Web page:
Screws are an incredibly useful tool for all sorts of construction tasks. But choosing the right screw size can be tricky — if you pick a wrong one, it can split wood or even affect the structural integrity of a building. In this article, we’ll explore three essential screw measurements: gauge, length and threads per inch (TPI).
The first number on a screw is its gauge, which refers to the screw’s overall diameter or major diameter. For example, a #0 screw has a smaller diameter than a #2 screw, and a #4 screw has a larger diameter than a #3 screw. Screw gauges are usually labeled in fractions of an inch. You can use a screw gauge guide to find out what a specific screw gauge corresponds to in decimal form. Engineering Toolbox has an easy-to-use chart for that purpose.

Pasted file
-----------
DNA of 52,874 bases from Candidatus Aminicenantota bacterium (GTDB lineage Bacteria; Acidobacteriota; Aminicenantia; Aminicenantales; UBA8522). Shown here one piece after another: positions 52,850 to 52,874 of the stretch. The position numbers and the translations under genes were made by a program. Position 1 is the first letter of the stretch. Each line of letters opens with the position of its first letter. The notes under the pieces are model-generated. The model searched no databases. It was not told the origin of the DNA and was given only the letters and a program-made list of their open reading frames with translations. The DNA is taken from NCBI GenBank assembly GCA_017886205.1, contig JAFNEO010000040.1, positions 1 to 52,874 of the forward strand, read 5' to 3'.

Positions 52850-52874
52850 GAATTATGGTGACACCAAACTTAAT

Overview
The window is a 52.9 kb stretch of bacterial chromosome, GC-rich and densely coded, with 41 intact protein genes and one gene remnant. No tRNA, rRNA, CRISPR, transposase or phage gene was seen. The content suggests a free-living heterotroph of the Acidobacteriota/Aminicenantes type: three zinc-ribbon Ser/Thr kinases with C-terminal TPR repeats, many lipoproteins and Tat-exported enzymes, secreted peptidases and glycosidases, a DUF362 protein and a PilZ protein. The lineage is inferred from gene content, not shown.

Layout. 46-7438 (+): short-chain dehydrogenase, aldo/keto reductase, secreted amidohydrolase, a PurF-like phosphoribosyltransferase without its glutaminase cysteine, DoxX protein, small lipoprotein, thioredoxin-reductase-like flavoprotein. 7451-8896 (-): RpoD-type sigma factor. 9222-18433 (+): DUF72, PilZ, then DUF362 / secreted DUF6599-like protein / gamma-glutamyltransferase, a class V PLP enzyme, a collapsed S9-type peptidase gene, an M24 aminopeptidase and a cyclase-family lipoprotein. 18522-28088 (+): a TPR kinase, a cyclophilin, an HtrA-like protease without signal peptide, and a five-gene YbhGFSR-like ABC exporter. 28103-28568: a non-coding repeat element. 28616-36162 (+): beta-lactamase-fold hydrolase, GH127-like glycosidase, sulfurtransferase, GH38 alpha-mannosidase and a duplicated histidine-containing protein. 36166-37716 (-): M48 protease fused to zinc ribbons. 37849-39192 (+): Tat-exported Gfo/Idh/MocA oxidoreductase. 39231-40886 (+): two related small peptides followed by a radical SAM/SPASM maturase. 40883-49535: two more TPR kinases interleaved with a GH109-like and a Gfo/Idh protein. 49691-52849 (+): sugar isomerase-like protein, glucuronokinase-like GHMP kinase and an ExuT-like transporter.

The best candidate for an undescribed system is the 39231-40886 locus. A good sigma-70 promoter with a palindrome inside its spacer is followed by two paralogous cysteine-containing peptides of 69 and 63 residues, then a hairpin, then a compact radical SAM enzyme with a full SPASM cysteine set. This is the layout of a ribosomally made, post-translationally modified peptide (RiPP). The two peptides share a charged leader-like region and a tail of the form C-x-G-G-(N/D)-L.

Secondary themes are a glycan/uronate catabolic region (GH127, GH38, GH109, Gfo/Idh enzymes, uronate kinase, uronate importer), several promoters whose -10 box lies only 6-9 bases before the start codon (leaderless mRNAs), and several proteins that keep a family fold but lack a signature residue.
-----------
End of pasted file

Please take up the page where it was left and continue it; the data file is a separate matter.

When it comes to choosing the length of a screw, the general rule is that a fastener should be at least half as long as the thickness of the material it’s being installed into. That’s why screws are typically sold in packages with a length indication, such as “10 x 2.”
Finally, the last number on a screw is its thread count. Screws have threads that run up the shaft of the screw, and they can be coarsely or finely spaced to suit your application. For instance, some wood screws feature threads with tiny serrations that help prevent splitting of the wood when driving them in. 1/4 lag screw pilot hole